The direction they did choose references both the joyful dancing bears that appeared first on the back of the on group's 1973 LP History of the Grateful Dead, Volume 1 (Bear's Choice) and bears of Nike SB’s history. The three sneakers, with their faux ursine treatment, have a precedent in the "Three Bears" pack of SB Dunks from 2006. Those old pairs resell for plenty of money now, but they were not celebrated by diehard sneaker lovers when they first released. They were almost objectively ugly, bizarre in a way that wasn't as playful as Jeremy Scott's bear sneakers for Adidas. Nike SB's latest pack of bears will likely be received better, as the crowd awaiting them is less serious than it once was.

"I love that shoes are being fun again in, like, a silly way," Rubinstein says. "Like, looking at the Ben & Jerry's, it's so easy to joke around like those are hideous or clown shoes or whatever you want to call them, but they're works of art that you can wear."

They will be worn, Walton is certain of that. He's confident that the SB Dunk Lows will make him a better dancer. (Nike makes no specific claims about the footwear offering this advantage.) He's eager to make use of the shoes once live shows are a normal part of human life again—not that his is a particularly normal human life. 

"I can no longer go barefoot," says the man who's been through 38 orthopedic operations, "and they do not encourage people to come naked to the shows."

In a way, the sneakers are built specifically with shows in mind. While collectors may wince at the act of trampling through a dusty festival ground in a pair that's likely to be a hot commodity on the resale market, there's a hidden design detail just for that kind of activity. Tucked inside the tongue is a zippered stash pocket, a clandestine pouch not unlike the ones found on weed-themed Nikes.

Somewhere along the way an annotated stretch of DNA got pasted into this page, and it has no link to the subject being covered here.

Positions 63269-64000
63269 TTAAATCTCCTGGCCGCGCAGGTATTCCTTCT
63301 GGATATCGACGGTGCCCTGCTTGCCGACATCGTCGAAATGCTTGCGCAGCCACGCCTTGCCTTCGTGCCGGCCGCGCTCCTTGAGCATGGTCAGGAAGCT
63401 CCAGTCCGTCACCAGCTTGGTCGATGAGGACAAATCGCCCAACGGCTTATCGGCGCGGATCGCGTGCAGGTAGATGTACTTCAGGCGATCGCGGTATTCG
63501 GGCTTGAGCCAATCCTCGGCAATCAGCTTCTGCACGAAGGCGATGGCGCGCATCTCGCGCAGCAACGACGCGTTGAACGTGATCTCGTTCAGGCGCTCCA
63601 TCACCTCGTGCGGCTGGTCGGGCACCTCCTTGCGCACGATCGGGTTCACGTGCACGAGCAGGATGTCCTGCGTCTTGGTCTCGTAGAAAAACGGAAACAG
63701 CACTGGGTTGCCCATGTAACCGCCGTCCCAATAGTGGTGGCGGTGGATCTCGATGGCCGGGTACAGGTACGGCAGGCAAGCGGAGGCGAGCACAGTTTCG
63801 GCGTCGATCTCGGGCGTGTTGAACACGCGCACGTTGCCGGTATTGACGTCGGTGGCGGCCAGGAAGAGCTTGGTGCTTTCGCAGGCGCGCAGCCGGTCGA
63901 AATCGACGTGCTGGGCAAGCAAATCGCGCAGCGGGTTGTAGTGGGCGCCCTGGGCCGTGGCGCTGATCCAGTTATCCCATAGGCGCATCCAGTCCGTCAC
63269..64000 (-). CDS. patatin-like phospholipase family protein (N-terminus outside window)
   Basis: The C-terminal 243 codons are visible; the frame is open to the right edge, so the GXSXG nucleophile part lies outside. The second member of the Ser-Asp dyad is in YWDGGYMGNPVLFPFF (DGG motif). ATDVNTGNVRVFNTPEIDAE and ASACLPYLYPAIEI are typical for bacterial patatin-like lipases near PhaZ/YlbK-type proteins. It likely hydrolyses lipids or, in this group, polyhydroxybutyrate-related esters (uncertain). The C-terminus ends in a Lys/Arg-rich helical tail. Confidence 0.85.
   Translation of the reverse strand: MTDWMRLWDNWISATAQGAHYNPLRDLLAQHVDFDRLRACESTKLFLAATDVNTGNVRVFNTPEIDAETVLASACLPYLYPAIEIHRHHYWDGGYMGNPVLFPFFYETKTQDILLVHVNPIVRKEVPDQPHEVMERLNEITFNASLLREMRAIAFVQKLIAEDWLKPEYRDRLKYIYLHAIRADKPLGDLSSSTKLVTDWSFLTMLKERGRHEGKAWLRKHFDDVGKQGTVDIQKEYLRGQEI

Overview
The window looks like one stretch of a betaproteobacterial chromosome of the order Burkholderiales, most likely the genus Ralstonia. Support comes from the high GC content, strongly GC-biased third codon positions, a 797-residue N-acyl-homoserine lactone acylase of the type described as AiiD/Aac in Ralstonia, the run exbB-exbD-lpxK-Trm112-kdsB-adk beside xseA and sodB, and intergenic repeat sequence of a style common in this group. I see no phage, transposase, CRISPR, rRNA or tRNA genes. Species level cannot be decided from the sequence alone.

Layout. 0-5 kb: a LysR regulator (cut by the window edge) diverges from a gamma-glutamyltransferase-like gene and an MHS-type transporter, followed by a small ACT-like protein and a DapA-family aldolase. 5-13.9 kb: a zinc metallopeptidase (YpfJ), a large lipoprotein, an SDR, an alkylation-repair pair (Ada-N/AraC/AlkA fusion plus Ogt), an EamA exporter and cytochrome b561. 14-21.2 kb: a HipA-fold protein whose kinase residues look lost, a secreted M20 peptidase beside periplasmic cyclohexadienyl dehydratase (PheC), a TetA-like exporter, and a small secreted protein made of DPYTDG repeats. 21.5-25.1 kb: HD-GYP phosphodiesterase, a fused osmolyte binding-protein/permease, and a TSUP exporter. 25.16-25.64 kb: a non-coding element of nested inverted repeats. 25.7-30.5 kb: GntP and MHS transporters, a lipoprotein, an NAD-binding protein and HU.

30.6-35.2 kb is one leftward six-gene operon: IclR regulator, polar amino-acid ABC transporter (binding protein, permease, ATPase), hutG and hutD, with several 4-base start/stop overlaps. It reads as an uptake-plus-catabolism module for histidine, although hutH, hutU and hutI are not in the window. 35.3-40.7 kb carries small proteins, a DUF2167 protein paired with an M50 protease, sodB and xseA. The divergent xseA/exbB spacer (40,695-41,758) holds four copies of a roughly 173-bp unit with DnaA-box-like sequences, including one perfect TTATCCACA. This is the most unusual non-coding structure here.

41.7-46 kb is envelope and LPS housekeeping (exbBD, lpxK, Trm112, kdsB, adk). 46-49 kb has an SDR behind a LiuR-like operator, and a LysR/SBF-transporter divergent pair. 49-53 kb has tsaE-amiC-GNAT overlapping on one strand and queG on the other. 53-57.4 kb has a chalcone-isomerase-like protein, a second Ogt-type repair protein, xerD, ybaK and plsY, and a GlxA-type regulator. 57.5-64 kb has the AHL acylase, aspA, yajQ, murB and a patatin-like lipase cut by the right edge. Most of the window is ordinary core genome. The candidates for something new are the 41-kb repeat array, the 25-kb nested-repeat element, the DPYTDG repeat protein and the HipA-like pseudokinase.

"I love that stash pocket in the tongue where you can keep all your stuff," Walton gushes, "because when you go to a show, you don't want to be burdened with a lot of stuff."

What is he putting in the pocket?

"Whatever goes in there is gonna make me really happy," he says.

It's not clear how many other moods Walton has. Over the course of our 40-minute conversation about the SBs, he is permanently radiant and fluorescently positive. He admits to not being into Nike when he first discovered the shoes in the '70s—"It wasn't my thing then"—but there's some sense that his collision with the brand at this space, in this time, was fated. Maybe it was a journey he unwittingly began long ago, ignoring nascent Swooshes in favor of prismatic bears in the 1970s only to have them come together in a reverberation decades later. 

He sees the figures of that era, purveyors of sportswear or sonics, as seekers and adventurers swirling around the same galaxy. This goes for Phil Knight, the Swoosh cofounder with deep roots at the University of Oregon in Eugene. Same for Ken Kesey, the countercultural author who grew up just outside of Eugene. Kesey, a friend of Walton's, was close with the Grateful Dead, who first performed under that name at one of his parties in 1965. (Oregon's Knight library is the permanent home of Kesey's archive.) Also in these ranks is LSD entrepreneur Owsley "Bear" Stanley—Walton knew him, too—a man who worked closely with the Dead and inspired the logo the Nikes are based on.

The sneakers are not a flashback to a potent Owsley trip, though. For Walton, they are a contemporary stop on his travels to everywhere and everything. Where in his odyssey does he expect to be when he finally gets the SB Dunks on his feet?

"I am just going to be floating over the Earth," he says, "or whatever planet I happen to be on that day."